The Hyundai Elantra currently on sale is an improved version of the sixth-generation model. The current facelifted model has been significantly improved with new looks and features, so much so it is often mistaken as an all-new Elantra. The revamped model is available as a single 2.0 Executive variant in Malaysia, effectively downsizing the offerings on sale.
Pre-facelift Sixth Generation Hyundai Elantra
We don’t blame you if you find it hard to spot the similarities with the pre-facelift model. Hyundai decided to redesign the C-segment sedan without traces of the predecessor. Angular lines anchor the new looks throughout – triangular headlights, fog lights, and taillights that supplement the new hood, front fascia and fenders, grille, trunk and rear fascia. The result of the modern styling comes with an overall length increase of 70 mm to a total of 4,620 mm.
On the inside, the cabin largely remains the same, apart from a refresh to the driver instrument cluster design, a new multifunctional steering wheel with control buttons and a new center climate control layout that joins the leather seats and soft-touch dashboard.
As standard, the Elantra does come with a Smart Key with push start, rear air conditioning vents, a rear-view camera, manual head lamp leveling, Hyundai’s Smart Trunk and the 7-inch touchscreen unit with USB, Bluetooth, voice recognition and compatibility with Apple CarPlay and Android Auto.
The new Elantra comes with six airbags as standard, as is the passive safety list that includes ABS, ESC, Downhill Brake Control, Brake Assist, Vehicle Stability Management and Hill Start Assist Control. However, what often is unspoken is that the vehicle structure has been built with 53% of advanced high-strength steel, giving it a stiffer torsional rigidity and 25.3% greater bending strength.
The 2.0-liter four-cylinder naturally aspirated engine outputs 150 hp and 192 Nm of torque at 4,000 rpm. The engine is mated to Hyundai’s 6-speed automatic transmission with power going to the front wheels. Hyundai has tuned the ride and handling to lean more towards comfort and is a carryover in mechanics from the pre-facelift. At speeds, there is a slight body roll during a turn in, but when kept with the momentum of going through bends, the Elantra manages to keep its composure together. The 2.0 engine and transmission deliver more than adequate power when you put your foot down.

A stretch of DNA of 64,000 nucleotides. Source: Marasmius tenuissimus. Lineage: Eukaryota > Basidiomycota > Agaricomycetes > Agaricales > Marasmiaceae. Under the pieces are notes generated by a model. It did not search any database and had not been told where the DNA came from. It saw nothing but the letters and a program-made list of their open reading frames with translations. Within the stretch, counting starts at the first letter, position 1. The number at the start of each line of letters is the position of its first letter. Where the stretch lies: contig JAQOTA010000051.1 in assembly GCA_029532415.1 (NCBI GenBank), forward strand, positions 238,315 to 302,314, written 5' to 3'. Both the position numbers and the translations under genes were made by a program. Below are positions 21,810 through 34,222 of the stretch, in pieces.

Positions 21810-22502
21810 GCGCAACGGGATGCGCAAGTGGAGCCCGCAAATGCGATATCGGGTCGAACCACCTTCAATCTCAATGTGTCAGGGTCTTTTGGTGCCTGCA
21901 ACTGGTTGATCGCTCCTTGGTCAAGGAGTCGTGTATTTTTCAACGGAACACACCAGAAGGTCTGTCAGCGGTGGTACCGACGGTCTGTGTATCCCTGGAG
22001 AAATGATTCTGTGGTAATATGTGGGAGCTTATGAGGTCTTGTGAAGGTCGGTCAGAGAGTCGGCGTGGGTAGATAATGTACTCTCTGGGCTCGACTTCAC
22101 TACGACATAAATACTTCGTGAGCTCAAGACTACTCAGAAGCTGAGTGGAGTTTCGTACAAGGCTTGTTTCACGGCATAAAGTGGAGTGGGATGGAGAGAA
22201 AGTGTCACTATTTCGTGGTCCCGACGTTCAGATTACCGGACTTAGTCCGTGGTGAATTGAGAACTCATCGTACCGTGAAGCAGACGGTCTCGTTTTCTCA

The choice of Eco, Normal, Sport and Smart driving modes are a standard affair apart from the latter. Smart mode essentially switches to the most suitable driving mode based on the driver’s input, while Sport is more hesitant to upshift. When it comes to sedans within this segment, the Elantra drives better than most.
The new Elantra is a reliable vehicle for someone who likes the new design and the standard features that come with the single variant on sale. However, at its current price of RM109,888 on-the-road without insurance, the Elantra faces fierce competition with other more feature-filled vehicles. These include the Honda Civic 1.8, Proton X70 Executive, and even the brand’s own Ioniq Hybrid. The Ioniq HEV Plus variant while priced at RM115,888 is a RM6,000 premium on top of the Elantra. For the price, it comes with a host of active safety features, including Lane Keeping Assist, Autonomous Emergency Braking, Adaptive Cruise Control to warrant the price difference. What we feel the Elantra needs to entice the crowd better is the addition of more equipment and more power previously available in the 1.6 Turbo variant.
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